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The Socialist Labour Party:

From Opportunity to Obstacle

The following article, reprinted from What Next? No.7, 1998, is by Ian Dudley, one of the comrades who published the Marxist Bulletin inside the Socialist Labour Party.

The December conference of the Socialist Labour Party was the culmination of a good deal of effort by the leadership of the party, centred around Arthur Scargill, to destroy the revolutionary potential that this highly contradictory left-wing split from Labour showed in its early months. For in early 1996 when Scargill called for the formation of a new working class party, many of the best militants of the British workers movement rallied to the new banner he raised. Despite the fact that Scargill’s own left reformist programme clearly was likely to have a major influence over the direction of the new party, in fact it attracted elements from virtually every political tradition on the left. The early months of the SLP were a period of intense political ferment and discussion among comrades of many and varied political backgrounds – not only that, but the party had, by virtue mainly of Scargill’s fame and reputation in the working class, an easy means of addressing broader layers of workers.

The formation of the SLP was a reflection of the broader crisis of social democracy. In the last two decades, gains that were reluctantly conceded to the workers movement in the aftermath of the Second World War have been under concerted and ruthless attack. Gone are the days when the ruling classes in the West were forced to dig into their pockets to provide workers with some semblance of social reform in order to buy some insurance against the working class going over to ‘Communism’ and relieving the capitalists of their property and power. Now the bosses see little danger of that from the working class, and consequently are dismantling all these social gains. Social democracy, which in the post-war period gained a certain renewed credibility from its apparent ability to ‘deliver the goods’, now finds the ground has been cut right from under its feet, as the bosses insist that the destruction of working class gains are indispensable to the well-being of the capitalist system itself. For social democracy, its ability to deliver any sort of reforms for the working class has always been conditional on the ‘well being’ of capitalism, a social system that it supports to the end, and the willingness of the bosses to make concessions.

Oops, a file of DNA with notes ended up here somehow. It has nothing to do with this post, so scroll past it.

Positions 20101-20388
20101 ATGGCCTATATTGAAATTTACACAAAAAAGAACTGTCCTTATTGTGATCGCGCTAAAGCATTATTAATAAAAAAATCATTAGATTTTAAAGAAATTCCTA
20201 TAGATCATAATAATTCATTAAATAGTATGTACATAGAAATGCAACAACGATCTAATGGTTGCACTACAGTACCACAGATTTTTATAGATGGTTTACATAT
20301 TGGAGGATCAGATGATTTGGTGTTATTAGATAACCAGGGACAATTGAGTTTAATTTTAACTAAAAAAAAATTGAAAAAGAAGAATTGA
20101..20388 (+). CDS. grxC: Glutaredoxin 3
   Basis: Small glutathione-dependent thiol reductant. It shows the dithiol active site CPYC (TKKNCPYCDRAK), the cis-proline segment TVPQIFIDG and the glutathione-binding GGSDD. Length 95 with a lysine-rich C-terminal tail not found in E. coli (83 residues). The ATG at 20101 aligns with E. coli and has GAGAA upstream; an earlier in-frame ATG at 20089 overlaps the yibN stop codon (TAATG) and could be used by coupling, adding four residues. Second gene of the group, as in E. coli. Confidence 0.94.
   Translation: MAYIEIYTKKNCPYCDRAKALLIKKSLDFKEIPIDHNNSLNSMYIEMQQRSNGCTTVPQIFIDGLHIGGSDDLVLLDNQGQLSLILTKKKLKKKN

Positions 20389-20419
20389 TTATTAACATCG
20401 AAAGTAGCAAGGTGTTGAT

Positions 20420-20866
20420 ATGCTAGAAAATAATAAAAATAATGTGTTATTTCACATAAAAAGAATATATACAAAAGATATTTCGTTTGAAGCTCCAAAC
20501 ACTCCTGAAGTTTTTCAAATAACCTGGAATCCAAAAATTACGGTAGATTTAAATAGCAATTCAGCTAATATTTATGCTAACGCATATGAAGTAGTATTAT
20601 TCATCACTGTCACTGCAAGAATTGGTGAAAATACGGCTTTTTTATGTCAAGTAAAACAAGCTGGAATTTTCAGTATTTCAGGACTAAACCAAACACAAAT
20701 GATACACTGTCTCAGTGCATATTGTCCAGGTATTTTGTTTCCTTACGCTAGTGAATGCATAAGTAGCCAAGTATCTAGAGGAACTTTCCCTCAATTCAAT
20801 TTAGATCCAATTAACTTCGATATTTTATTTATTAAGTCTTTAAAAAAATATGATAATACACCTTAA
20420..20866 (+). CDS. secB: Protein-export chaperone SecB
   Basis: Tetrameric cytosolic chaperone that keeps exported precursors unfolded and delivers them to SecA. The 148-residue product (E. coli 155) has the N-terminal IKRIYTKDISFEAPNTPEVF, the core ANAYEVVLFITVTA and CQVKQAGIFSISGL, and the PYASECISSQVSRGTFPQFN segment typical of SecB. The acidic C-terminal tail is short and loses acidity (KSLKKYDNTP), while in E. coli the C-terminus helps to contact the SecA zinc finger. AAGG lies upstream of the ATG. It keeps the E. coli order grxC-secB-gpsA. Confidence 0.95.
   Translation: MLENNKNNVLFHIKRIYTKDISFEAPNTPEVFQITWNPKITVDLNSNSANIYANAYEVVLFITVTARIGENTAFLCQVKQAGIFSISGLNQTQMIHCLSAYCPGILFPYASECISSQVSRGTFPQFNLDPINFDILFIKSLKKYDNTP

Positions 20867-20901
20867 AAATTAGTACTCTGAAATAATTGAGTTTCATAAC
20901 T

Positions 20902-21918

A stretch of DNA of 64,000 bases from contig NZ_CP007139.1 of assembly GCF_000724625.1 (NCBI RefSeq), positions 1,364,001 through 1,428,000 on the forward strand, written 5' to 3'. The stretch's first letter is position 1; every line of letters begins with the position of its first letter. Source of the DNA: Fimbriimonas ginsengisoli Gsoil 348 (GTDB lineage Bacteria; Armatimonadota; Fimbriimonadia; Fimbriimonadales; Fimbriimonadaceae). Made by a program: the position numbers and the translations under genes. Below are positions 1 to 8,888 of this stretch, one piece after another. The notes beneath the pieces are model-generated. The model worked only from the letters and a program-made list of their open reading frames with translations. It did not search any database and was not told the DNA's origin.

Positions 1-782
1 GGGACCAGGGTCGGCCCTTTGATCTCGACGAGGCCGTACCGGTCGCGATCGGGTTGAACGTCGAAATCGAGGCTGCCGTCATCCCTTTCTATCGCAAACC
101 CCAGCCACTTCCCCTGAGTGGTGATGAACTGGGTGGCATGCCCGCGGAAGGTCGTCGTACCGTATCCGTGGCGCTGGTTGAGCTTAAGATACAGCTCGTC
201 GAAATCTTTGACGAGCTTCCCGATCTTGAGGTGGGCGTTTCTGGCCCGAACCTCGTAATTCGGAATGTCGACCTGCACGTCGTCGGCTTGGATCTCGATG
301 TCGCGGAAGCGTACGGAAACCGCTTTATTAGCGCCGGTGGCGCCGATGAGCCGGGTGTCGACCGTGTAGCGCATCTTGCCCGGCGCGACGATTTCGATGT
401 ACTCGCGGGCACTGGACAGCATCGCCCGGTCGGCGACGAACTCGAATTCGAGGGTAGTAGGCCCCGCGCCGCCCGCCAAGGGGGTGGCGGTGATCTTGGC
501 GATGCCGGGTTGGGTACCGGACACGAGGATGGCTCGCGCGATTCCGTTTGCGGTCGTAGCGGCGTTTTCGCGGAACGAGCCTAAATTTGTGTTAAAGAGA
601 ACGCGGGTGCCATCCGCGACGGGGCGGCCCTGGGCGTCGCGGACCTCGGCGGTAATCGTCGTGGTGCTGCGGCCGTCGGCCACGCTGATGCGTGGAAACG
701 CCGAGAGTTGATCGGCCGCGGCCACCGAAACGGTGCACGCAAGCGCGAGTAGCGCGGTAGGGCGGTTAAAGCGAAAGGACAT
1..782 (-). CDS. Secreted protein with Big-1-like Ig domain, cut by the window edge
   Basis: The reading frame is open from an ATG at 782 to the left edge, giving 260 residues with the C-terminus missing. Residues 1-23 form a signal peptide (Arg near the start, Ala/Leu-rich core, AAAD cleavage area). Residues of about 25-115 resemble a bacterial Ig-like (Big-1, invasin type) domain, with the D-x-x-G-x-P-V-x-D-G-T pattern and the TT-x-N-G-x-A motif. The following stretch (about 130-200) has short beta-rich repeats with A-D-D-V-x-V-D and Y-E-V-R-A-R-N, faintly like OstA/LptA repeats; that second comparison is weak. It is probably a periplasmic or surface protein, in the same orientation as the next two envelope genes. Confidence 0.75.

Out of this contradiction a new breed of bourgeois politician is growing – the most obvious example being Tony Blair himself, who has not missed an opportunity to praise the bosses’ most strident champions, the likes of Thatcher and Reagan. Blair also has repeatedly stated that he regrets that the party he leads was ever formed in the first place – he regrets the ‘split’ in ‘radicalism’ at the turn of the century that cleaved the working-class movement away from the bourgeois Liberal Party. The Blair government’s continuation of Thatcher’s attacks on those measures of social reform that were meant to ‘humanise’ capitalism in the post-war period, from free higher education to universal benefits, constitute the negative, reactionary solution to reformism’s dilemma. For Blair’s aim, quite transparently, is to sever Labour’s links with the working class completely and transform this bourgeois workers party into an outright, straightforward capitalist party.

The job of Marxists is not to try to salvage reformism, as so many of the centrists and left reformists who make up the British ‘far left’ are doing, trying to save the union link to a party that stands for maintaining Thatcher’s anti-working class repressive laws. The task of Marxists in this period is to seek to split working people away from it, and to build an alternative to it. The crisis of reformism has led to the beginning of a process of working-class forces splintering away from the traitorous Labour Party. The comrades who make up the tendency I represent, a grouping of revolutionary Trotskyists which publishes the Marxist Bulletin (initiated by former members and current co-thinkers of the International Bolshevik Tendency), joined the SLP at its foundation. We sought to intersect this opportunity to work with those who split away from Labour in a pro-working class direction, despite their flaws and often crippling illusions in old-style Labourism, to build a real alternative to Labour and increase the influence of our revolutionary, Marxist programme.

For the SLP was a reaction against the bourgeoisification of the Labour Party, against the formal removal from the Labour Party constitution of Clause IV, the LP’s pretence to stand for an alternative to capitalism. Because of this it became for a while something of an attractive organisation to many militants. Indeed, Scargill was so afraid of the people he was likely to attract to his new party that by means of bureaucratic manoeuvring and deals with his early collaborators, he imposed a constitution that sought to atomise the membership into tiny branches based on parliamentary constituencies, and also gave the leadership of the party virtually unlimited power (in theory at least) to exclude individuals and groupings that it did not like. Scargill initially had talks with Militant’s leadership about forming the new party, but fearing their organised presence would undermine his authority, his ultimata to them to give up their organisational base led to the discussions breaking up.